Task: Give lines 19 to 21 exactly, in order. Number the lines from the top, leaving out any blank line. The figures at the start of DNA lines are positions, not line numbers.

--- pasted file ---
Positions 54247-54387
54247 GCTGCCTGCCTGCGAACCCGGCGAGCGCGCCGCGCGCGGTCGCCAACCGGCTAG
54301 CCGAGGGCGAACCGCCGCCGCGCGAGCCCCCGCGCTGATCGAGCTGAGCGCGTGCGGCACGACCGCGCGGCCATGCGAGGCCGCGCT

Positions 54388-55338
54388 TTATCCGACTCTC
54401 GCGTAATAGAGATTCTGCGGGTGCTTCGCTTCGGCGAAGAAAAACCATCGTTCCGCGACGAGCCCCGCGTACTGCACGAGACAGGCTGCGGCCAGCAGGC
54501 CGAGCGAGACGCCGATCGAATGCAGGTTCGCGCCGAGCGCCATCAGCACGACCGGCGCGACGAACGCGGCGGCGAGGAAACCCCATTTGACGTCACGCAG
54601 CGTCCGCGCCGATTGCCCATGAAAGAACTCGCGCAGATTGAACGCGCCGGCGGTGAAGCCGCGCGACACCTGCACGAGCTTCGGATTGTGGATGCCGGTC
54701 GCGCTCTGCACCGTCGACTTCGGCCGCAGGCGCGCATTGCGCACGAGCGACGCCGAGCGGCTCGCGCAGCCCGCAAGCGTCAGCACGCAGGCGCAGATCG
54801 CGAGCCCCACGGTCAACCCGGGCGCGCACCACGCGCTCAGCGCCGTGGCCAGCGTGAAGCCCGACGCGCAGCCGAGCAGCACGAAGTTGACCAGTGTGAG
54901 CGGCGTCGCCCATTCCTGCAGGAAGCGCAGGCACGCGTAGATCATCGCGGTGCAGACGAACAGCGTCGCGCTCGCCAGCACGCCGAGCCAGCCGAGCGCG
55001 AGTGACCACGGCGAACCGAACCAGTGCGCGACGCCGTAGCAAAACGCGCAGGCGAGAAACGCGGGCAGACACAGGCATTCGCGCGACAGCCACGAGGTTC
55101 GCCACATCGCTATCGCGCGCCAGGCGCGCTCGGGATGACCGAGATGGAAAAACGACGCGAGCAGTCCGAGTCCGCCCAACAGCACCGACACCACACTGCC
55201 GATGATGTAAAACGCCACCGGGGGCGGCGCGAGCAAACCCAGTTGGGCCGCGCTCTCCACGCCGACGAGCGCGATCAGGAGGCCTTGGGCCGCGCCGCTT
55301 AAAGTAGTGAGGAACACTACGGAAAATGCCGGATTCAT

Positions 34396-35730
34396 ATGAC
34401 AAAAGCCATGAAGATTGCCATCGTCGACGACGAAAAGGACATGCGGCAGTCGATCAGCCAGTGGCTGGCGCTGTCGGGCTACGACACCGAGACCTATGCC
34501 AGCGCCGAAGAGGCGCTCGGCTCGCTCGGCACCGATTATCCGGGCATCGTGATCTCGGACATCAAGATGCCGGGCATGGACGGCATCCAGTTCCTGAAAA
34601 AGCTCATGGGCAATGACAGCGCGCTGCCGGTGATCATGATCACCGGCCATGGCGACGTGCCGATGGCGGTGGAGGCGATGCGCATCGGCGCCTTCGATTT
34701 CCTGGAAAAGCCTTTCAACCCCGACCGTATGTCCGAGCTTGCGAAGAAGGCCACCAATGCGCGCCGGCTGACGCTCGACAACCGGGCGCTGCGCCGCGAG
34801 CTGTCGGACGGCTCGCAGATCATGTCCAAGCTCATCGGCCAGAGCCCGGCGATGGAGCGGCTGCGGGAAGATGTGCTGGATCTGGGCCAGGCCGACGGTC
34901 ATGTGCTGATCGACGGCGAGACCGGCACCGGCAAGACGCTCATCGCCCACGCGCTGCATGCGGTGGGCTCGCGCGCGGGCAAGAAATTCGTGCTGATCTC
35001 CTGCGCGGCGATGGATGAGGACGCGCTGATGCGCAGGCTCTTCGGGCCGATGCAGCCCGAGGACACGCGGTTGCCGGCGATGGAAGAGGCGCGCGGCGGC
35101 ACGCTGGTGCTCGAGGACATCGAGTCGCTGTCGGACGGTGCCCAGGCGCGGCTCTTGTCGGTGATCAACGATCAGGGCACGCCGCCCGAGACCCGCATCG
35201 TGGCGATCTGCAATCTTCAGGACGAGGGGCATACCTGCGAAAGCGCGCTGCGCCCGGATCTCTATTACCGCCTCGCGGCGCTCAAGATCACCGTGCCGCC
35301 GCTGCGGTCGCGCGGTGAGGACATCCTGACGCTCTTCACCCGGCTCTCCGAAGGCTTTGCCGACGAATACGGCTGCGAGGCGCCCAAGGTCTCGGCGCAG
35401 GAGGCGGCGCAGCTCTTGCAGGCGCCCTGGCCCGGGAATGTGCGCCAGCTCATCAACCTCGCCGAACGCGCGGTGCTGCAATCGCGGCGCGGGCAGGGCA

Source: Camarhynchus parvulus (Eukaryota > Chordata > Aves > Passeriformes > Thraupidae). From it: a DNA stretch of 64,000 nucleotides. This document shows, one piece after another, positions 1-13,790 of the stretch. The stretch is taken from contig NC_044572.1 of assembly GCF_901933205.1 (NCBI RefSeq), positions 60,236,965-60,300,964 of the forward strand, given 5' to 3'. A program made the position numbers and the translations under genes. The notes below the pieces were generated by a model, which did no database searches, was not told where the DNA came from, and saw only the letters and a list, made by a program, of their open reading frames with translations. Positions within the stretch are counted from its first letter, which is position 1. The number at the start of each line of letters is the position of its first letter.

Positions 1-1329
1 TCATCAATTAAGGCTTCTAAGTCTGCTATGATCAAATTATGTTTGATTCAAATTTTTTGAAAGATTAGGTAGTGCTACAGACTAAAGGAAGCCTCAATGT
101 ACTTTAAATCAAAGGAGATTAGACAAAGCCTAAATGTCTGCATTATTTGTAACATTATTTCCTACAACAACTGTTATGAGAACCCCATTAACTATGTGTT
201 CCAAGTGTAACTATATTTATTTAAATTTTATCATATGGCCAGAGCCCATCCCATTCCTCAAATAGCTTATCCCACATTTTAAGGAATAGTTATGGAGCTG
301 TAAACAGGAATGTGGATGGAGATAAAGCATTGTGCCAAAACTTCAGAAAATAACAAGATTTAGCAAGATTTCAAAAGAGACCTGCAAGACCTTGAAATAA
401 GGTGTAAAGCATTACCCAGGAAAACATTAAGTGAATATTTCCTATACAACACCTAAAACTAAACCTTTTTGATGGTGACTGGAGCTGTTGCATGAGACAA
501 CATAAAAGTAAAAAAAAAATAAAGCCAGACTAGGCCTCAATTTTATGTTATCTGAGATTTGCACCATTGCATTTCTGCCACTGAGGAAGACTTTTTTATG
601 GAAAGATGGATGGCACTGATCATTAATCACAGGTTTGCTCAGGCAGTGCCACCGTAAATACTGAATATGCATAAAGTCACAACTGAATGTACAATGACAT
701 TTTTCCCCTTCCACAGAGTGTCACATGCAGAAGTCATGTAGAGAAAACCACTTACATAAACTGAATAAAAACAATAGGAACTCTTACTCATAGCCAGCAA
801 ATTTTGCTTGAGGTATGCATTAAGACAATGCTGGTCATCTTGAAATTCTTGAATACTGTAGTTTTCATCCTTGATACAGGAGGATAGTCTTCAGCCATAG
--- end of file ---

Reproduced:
34501 AGCGCCGAAGAGGCGCTCGGCTCGCTCGGCACCGATTATCCGGGCATCGTGATCTCGGACATCAAGATGCCGGGCATGGACGGCATCCAGTTCCTGAAAA
34601 AGCTCATGGGCAATGACAGCGCGCTGCCGGTGATCATGATCACCGGCCATGGCGACGTGCCGATGGCGGTGGAGGCGATGCGCATCGGCGCCTTCGATTT
34701 CCTGGAAAAGCCTTTCAACCCCGACCGTATGTCCGAGCTTGCGAAGAAGGCCACCAATGCGCGCCGGCTGACGCTCGACAACCGGGCGCTGCGCCGCGAG